Conservation of wading birds

Colonial Waterbird Society Bulletin
20th Annual Meeting of the Colonial Waterbird Society, Charleston, SC., October 16-20.


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The conservation and management of wading birds has received considerable attention over the past twenty years, through research, population monitoring, habitat protection, and through activities of specialist groups devoted to all three groups, the herons, ibises and allies, and flamingos. While populations are best known in North America, greatest advances in knowledge may have come in Australasia. The status of most species and many populations is now sufficiently known to allow assessment of risk. Conservation and management techniques allow creation of global and regional action plans for conservation of many species. Global action plans are being developed, but few regional plans have been undertaken. Management of nesting sites is now particularly well appreciated. Although known in broad stroke, much remains to be learned about managing feeding habitat. Problems related to disturbance, conflict with humans, habitat loss, contaminants and other environmental stresses remain for some species and many populations. New challenges lie in creating conservation action that account for genetic stocks.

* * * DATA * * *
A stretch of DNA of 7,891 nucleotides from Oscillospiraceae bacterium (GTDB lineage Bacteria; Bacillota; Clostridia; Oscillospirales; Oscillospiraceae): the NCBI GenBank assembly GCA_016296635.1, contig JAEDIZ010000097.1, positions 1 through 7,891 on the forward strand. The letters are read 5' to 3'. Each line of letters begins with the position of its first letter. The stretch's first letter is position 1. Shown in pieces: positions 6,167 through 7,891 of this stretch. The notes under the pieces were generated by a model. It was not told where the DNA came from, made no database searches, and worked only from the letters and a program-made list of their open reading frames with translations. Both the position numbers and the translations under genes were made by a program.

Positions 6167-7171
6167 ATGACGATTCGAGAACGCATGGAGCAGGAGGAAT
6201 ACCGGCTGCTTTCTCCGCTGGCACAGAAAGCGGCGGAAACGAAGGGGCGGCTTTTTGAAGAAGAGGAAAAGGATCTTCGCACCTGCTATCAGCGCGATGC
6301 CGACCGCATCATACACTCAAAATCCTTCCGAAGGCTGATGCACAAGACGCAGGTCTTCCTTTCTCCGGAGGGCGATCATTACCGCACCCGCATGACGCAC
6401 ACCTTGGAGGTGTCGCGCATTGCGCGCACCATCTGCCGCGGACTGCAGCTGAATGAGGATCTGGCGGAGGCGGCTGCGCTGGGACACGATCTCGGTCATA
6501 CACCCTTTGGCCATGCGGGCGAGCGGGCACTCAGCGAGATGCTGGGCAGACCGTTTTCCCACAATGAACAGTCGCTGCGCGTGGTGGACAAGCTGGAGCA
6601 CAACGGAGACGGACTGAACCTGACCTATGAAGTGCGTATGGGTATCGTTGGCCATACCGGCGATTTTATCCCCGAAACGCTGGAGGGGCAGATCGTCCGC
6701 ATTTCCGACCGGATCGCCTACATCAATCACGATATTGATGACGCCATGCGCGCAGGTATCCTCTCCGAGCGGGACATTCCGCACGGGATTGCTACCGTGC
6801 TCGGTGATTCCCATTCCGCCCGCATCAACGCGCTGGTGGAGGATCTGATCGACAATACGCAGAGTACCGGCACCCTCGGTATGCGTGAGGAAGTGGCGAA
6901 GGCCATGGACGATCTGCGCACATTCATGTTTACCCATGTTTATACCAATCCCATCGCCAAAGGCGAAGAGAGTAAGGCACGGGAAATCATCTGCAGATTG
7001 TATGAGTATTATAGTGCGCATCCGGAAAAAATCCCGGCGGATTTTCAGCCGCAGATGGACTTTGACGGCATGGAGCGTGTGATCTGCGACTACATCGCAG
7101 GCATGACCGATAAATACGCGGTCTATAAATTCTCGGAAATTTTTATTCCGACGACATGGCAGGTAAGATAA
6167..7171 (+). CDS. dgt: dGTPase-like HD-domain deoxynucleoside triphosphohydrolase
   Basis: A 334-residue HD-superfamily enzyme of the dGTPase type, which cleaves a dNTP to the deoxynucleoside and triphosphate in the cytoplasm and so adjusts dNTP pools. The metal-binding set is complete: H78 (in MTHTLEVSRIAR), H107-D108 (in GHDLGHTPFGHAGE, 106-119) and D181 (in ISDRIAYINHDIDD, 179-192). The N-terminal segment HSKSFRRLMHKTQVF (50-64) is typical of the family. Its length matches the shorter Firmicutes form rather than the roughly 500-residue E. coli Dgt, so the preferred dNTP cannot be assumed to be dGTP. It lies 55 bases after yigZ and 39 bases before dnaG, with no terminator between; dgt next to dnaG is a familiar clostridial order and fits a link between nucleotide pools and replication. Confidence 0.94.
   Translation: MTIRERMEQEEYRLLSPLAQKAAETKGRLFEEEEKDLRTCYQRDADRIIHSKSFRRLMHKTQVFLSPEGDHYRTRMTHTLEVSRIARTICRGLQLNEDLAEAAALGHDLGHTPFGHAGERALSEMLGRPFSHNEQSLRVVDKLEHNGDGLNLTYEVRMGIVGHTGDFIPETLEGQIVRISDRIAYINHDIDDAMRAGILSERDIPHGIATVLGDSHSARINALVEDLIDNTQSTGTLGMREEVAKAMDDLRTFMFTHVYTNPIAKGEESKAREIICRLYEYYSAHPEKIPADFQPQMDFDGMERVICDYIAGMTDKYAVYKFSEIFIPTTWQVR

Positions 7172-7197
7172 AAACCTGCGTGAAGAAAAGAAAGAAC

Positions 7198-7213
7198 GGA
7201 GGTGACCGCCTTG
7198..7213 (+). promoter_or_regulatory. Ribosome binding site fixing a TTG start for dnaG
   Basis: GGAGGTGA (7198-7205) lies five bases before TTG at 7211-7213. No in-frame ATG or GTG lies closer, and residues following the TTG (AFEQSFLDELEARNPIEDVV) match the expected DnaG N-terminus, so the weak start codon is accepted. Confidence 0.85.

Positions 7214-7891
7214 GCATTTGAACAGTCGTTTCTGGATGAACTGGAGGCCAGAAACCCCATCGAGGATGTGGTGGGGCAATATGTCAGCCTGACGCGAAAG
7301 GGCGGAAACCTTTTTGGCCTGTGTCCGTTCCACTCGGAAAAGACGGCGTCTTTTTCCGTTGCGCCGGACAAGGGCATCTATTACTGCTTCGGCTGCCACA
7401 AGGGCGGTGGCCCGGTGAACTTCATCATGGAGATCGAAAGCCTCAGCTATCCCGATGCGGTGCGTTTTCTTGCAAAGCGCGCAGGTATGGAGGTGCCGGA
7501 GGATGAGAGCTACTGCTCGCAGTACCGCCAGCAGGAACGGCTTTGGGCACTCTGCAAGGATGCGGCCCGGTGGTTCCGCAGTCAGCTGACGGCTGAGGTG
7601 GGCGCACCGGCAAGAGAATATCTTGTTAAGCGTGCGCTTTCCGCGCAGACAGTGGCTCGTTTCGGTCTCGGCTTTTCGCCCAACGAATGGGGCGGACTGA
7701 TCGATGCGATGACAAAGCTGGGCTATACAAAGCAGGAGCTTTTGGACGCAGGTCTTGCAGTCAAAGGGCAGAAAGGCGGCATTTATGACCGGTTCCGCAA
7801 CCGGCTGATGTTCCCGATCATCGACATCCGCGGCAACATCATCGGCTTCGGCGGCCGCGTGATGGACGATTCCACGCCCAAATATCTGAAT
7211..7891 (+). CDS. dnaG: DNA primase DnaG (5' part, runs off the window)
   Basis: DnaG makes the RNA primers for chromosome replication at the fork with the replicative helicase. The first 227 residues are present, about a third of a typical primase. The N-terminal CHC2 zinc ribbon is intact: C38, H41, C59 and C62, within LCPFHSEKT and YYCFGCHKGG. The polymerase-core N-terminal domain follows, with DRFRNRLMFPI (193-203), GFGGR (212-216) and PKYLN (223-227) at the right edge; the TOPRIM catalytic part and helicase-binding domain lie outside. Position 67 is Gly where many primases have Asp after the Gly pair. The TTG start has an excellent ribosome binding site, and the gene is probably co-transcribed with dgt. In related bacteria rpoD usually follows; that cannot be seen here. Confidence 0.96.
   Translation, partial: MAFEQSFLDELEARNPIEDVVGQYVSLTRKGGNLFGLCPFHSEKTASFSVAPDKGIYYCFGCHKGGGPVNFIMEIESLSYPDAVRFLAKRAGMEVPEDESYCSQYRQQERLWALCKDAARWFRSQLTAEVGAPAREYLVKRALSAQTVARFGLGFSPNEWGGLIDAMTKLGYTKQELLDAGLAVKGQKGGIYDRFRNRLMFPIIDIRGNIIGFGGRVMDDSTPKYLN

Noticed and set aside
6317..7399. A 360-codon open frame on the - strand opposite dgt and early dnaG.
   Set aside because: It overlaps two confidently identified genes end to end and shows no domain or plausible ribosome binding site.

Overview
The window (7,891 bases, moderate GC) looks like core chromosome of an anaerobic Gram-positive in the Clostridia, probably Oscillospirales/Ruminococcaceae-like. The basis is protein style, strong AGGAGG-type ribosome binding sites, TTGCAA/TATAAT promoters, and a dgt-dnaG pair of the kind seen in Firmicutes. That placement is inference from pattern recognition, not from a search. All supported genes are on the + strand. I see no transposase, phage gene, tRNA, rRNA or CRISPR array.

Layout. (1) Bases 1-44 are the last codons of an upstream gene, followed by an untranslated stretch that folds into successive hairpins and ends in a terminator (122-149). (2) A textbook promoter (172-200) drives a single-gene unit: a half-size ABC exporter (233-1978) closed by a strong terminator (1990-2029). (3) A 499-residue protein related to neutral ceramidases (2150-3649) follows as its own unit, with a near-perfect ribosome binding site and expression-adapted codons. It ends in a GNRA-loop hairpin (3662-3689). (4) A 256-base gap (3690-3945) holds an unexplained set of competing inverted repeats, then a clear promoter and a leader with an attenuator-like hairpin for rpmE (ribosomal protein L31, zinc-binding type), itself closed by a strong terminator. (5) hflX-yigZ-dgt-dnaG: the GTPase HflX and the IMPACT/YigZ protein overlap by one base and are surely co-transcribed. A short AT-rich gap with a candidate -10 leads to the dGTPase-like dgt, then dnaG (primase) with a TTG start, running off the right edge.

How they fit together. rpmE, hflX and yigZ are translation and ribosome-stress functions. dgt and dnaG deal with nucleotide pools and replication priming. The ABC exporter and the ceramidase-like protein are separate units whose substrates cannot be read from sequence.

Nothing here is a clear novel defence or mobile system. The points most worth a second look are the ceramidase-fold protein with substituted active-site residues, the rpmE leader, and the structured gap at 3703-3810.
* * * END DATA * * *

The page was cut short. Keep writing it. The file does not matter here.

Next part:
Publication type Article
Publication Subtype Journal Article
Title Conservation of wading birds
Series title Colonial Waterbird Society Bulletin
Volume 20
Issue 2
Year Published 1996
Language English
Contributing office(s) Patuxent Wildlife Research Center
Description 46 (abstract)
Larger Work Type Article
Larger Work Subtype Journal Article
Larger Work Title Colonial Waterbird Society Bulletin
First page 46 (abs)
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